Over the weekend, Democratic senator Barack Obama made a public statement during his presidential campaign trail in Titusville, Florida. Whilst responding to a question about oceanic research, Obama elaborated on his plans for the future of NASA. Previously, there have been hints that a possible Obama Presidency would see a reduction in space funding in favour of a boost in education spending. However, Saturday’s statement was followed by some detailed text on Obama’s campaign blog outlining his priorities for the US dominance in space, the possibility of extending the Shuttle’s operations and speeding up development of the Constellation program…
Many will argue that NASA is operating on a shoestring budget as it is under the current Republican US government, so when reports circulated that the Democratic Presidential candidate Barack Obama wasn’t prioritising NASA spending, many became concerned about the bleak future for the space program should Obama be voted in. Republican candidate John McCain has always said that if he is voted in that NASA funding would continue to be a priority.
However, in the most detailed statement yet about his vision for the future of NASA, Obama has stated, “we have an administration that has set ambitious goals for NASA without giving NASA the support it needs to reach them.” This sentiment will be shared by many, not least by NASA officials, who have become very worried about the US position in space. Dr. Michael Griffin, NASA’s Director, is fully aware of the international competition the US space agency is facing. In a recent interview with the BBC, Griffin was realistic about China beating the US back to the Moon. “Certainly it is possible that if China wants to put people on the Moon, and if it wishes to do so before the United States, it certainly can. As a matter of technical capability, it absolutely can.” he said.
Ultimately, NASA is overstretched and under-funded, but will Obama’s promises be followed through after the election campaign trail? Regardless, Obama has some big policy plans indicating his increased interest in space exploration. Firstly, he is highly critical of the current funding situation and voices his concern about the Shuttle-Constellation “5-year gap”:
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“And we have to do more than provide short-term relief. We have to secure our long-term prosperity and strengthen America’s competitiveness in the 21st century. One of the areas where we are in danger of losing our competitive edge is our space program. When I was growing up, NASA inspired the world with achievements we are still proud of. Today, we have an administration that has set ambitious goals for NASA without giving NASA the support it needs to reach them. As a result, they’ve had to cut back on research, and trim their programs, which means that after the Space Shuttle shuts down in 2010, we’re going to have to rely on Russian spacecraft to keep us in orbit.”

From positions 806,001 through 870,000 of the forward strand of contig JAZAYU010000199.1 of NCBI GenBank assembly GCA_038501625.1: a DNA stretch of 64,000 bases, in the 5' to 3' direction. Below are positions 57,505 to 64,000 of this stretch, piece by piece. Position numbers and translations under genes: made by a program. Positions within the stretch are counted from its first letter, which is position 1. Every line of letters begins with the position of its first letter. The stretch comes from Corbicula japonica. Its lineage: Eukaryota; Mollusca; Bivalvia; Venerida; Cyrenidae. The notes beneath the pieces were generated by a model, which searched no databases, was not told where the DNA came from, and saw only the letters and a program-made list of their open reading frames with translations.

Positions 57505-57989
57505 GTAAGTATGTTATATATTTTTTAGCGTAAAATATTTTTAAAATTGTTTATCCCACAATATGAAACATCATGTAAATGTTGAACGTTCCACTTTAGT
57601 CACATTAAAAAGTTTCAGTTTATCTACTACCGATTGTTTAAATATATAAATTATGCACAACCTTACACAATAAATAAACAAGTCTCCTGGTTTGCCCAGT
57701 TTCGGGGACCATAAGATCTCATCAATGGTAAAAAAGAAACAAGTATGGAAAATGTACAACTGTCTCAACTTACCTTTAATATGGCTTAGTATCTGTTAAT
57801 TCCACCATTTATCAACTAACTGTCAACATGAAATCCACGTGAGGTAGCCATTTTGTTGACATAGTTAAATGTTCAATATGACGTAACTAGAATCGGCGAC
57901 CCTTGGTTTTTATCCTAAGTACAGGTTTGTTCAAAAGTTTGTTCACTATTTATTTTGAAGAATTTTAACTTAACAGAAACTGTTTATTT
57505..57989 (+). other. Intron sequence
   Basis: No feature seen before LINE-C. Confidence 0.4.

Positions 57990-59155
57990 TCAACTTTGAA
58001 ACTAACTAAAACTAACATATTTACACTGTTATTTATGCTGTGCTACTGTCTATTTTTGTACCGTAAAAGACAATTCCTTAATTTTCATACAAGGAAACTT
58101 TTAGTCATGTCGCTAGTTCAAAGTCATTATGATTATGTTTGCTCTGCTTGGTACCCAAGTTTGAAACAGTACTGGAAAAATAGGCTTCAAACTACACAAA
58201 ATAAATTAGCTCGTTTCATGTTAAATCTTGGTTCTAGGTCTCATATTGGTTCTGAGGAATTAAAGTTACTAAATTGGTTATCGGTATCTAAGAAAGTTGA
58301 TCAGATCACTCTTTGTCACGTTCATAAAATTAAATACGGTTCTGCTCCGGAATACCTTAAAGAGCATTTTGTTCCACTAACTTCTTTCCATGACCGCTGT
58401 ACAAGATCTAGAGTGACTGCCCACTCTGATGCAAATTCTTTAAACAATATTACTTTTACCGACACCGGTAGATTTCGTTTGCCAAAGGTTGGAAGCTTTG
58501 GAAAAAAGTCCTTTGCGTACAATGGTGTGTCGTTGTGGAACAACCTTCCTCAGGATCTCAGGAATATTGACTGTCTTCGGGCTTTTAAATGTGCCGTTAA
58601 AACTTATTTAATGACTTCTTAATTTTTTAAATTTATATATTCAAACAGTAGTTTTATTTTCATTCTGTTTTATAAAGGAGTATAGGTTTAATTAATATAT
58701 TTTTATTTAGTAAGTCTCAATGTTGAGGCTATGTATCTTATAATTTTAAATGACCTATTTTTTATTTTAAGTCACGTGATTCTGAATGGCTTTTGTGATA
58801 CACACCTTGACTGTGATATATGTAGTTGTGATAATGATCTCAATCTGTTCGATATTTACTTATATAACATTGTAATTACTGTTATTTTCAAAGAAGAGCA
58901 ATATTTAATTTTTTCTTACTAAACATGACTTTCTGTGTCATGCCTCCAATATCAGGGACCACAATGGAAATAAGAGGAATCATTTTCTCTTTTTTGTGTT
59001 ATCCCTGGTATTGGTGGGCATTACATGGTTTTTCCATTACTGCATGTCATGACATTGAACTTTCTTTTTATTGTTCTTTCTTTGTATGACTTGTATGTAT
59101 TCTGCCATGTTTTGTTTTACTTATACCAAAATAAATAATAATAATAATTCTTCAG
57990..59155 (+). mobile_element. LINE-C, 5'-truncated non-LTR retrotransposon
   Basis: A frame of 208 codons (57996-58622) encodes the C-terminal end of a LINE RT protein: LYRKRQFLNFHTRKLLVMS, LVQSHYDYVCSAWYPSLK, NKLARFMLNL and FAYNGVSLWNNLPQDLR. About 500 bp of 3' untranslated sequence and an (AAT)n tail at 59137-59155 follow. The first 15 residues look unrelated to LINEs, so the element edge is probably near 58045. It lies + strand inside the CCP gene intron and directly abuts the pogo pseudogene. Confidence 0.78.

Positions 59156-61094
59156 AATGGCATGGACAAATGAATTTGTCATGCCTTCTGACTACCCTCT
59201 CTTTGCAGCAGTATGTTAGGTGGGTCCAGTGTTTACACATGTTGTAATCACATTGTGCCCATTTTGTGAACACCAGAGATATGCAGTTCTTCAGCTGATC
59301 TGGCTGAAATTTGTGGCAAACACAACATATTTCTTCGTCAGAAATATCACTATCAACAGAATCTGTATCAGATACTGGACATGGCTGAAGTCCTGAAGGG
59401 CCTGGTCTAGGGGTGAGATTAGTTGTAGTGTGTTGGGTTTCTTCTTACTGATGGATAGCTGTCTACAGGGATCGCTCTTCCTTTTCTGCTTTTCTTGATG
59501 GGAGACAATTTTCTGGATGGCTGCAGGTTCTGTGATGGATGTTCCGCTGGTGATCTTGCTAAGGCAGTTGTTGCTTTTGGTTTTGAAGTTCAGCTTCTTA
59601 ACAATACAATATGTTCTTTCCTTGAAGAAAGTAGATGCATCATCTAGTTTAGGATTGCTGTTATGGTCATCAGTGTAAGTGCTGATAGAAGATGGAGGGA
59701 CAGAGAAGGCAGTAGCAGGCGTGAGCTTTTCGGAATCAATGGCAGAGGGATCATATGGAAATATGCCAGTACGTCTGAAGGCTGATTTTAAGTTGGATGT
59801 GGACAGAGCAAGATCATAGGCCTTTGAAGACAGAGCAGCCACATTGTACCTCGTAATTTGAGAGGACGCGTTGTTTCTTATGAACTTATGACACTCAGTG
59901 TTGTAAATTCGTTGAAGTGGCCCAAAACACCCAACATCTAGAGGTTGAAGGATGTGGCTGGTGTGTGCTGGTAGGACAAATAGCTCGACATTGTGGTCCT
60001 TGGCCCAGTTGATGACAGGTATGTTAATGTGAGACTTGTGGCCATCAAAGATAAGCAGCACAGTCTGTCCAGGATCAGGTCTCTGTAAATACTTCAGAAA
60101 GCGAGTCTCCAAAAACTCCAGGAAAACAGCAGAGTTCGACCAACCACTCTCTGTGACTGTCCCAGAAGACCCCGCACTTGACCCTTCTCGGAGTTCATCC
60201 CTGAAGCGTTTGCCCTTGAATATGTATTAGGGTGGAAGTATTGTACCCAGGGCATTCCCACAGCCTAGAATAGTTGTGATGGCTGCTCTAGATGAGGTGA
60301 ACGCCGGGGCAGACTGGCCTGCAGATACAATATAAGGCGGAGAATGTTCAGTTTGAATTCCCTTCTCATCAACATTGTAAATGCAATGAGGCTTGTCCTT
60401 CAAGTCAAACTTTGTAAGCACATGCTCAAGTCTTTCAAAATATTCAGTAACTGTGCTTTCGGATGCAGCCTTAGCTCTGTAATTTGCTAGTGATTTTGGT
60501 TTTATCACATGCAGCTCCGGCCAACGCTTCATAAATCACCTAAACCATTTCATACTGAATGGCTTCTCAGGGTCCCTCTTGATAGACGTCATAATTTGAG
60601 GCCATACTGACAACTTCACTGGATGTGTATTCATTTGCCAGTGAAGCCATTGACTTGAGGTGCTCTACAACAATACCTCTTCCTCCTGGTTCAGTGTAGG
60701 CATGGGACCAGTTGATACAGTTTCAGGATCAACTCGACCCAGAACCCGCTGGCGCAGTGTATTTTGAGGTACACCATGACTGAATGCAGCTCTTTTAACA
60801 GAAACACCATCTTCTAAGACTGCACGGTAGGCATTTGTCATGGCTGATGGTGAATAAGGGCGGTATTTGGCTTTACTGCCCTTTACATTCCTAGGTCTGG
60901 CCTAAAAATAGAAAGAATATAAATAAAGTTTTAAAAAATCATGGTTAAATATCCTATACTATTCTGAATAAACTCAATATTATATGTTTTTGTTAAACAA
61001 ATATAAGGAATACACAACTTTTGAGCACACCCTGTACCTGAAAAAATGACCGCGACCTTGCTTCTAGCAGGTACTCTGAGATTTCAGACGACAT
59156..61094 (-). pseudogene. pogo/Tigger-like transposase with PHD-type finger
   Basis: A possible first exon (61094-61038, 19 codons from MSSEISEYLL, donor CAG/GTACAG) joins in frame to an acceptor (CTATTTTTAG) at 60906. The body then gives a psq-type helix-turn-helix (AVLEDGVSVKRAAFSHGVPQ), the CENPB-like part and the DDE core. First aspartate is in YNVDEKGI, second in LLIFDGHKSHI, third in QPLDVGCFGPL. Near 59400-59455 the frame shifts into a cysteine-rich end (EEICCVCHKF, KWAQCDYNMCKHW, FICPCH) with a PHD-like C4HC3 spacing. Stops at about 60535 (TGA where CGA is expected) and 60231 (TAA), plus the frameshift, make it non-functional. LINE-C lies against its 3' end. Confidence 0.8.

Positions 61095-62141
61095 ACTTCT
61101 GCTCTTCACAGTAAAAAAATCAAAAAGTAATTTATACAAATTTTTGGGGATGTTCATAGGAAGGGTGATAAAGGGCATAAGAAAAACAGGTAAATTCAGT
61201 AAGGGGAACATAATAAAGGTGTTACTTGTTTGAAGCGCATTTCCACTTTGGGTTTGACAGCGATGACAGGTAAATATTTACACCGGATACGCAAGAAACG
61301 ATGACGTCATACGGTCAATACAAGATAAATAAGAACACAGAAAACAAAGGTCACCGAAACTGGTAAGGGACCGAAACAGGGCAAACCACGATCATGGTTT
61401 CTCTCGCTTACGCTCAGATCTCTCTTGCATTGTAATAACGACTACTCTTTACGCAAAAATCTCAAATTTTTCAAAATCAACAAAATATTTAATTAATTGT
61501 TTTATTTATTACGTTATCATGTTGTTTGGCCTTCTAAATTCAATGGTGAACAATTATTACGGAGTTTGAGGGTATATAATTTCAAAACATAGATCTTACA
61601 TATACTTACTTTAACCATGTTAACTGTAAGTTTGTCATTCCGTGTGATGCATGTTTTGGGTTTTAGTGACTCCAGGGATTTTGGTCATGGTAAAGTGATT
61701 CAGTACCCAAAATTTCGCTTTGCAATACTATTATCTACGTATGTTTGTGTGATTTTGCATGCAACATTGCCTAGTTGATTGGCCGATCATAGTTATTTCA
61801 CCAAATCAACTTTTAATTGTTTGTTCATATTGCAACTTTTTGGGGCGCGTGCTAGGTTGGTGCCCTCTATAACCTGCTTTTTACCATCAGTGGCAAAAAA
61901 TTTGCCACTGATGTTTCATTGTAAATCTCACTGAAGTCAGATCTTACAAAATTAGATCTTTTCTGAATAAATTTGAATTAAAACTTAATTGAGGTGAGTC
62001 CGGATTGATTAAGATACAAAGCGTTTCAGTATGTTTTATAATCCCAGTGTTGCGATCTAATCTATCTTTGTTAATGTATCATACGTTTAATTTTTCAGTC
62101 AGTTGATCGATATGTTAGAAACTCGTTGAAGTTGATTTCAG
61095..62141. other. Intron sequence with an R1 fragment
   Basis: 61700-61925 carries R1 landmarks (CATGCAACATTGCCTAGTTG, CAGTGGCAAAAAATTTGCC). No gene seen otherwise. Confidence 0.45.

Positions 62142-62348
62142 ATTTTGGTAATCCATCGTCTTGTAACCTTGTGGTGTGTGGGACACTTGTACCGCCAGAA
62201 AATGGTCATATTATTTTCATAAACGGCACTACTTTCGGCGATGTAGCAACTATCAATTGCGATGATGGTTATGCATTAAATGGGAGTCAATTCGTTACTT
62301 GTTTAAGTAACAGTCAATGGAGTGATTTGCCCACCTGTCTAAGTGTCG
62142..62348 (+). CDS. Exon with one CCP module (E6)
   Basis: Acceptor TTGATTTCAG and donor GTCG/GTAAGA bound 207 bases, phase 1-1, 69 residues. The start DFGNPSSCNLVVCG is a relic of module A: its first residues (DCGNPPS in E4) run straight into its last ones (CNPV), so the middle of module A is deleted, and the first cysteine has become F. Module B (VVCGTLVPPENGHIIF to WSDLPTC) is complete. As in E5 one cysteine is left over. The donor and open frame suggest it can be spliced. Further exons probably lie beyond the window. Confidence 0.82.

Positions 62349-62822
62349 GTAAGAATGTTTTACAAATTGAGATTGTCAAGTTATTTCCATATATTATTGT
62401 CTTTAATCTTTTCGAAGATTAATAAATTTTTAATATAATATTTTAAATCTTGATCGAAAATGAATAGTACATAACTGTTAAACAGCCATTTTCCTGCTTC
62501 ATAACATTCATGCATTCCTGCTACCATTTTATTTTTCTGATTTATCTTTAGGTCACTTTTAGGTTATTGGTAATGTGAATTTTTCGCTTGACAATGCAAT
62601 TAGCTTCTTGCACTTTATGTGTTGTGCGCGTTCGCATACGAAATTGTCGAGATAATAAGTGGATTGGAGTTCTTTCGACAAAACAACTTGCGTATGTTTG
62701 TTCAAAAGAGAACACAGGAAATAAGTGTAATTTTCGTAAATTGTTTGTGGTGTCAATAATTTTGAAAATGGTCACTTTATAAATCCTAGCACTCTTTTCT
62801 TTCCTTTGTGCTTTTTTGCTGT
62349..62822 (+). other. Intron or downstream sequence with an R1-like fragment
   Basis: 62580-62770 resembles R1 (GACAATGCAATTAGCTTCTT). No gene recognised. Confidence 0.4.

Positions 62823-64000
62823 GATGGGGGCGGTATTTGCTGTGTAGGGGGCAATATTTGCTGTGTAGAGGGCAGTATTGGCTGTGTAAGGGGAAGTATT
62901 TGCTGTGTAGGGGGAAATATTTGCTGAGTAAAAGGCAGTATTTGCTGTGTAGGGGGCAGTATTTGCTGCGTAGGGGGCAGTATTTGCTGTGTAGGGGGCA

These points are shared by others. U.S. Senator Bill Nelson recently headed a rally at Cape Canaveral in response to the announced Shuttle retirement job losses, voicing his opinion that once the Shuttle is shelved, NASA will rely on Russia for human space flight. This would have the effect of losing skilled spacecraft engineers in the US, only to provide jobs in Russia. Obama confronts this concern and highlights Nelson’s aims for the future of Cape Canaveral employees:
“We cannot cede our leadership in space. That’s why I will help close the gap and ensure that our space program doesn’t suffer when the Shuttle goes out of service by working with Senator Bill Nelson to add at least one additional Space Shuttle flight beyond 2010; by supporting continued funding for NASA; by speeding the development of the Shuttle’s successor; and by making sure that all those who work in the space industry in Florida do not lose their jobs when the Shuttle is retired – because we cannot afford to lose their expertise.”
Wrapping up his online statement, Obama appears to be devoted to future manned missions to the “Moon, Mars and beyond,” with increased spending toward robotic missions. He also links strong space technology development with improvements in the US economy and world inspiration:
“More broadly, we need a real vision for space exploration. To help formulate this vision, I’ll reestablish the National Aeronautics and Space Council so that we can develop a plan to explore the solar system – a plan that involves both human and robotic missions, and enlists both international partners and the private sector. And as America leads the world to long-term exploration of the moon, Mars, and beyond, let’s also tap NASA’s ingenuity to build the airplanes of tomorrow and to study our own planet so we can combat global climate change. Under my watch, NASA will inspire the world, make America stronger, and help grow the economy here in Florida.” – US Sen. Barack Obama
Whilst many may be suspicious of any Presidential candidate’s visions before they are voted in, it is a relief to know Obama has the drive to increase NASA spending and understands that this will have far-reaching benefits for the US and the world.
Aside: Is it me or are the anti-Obama “Paid for by John McCain 2008” ads on every website these days? Perhaps Obama needs to do some “space advocacy” ads to focus on some of the positive aspects of his campaign…
Source: Obama ’08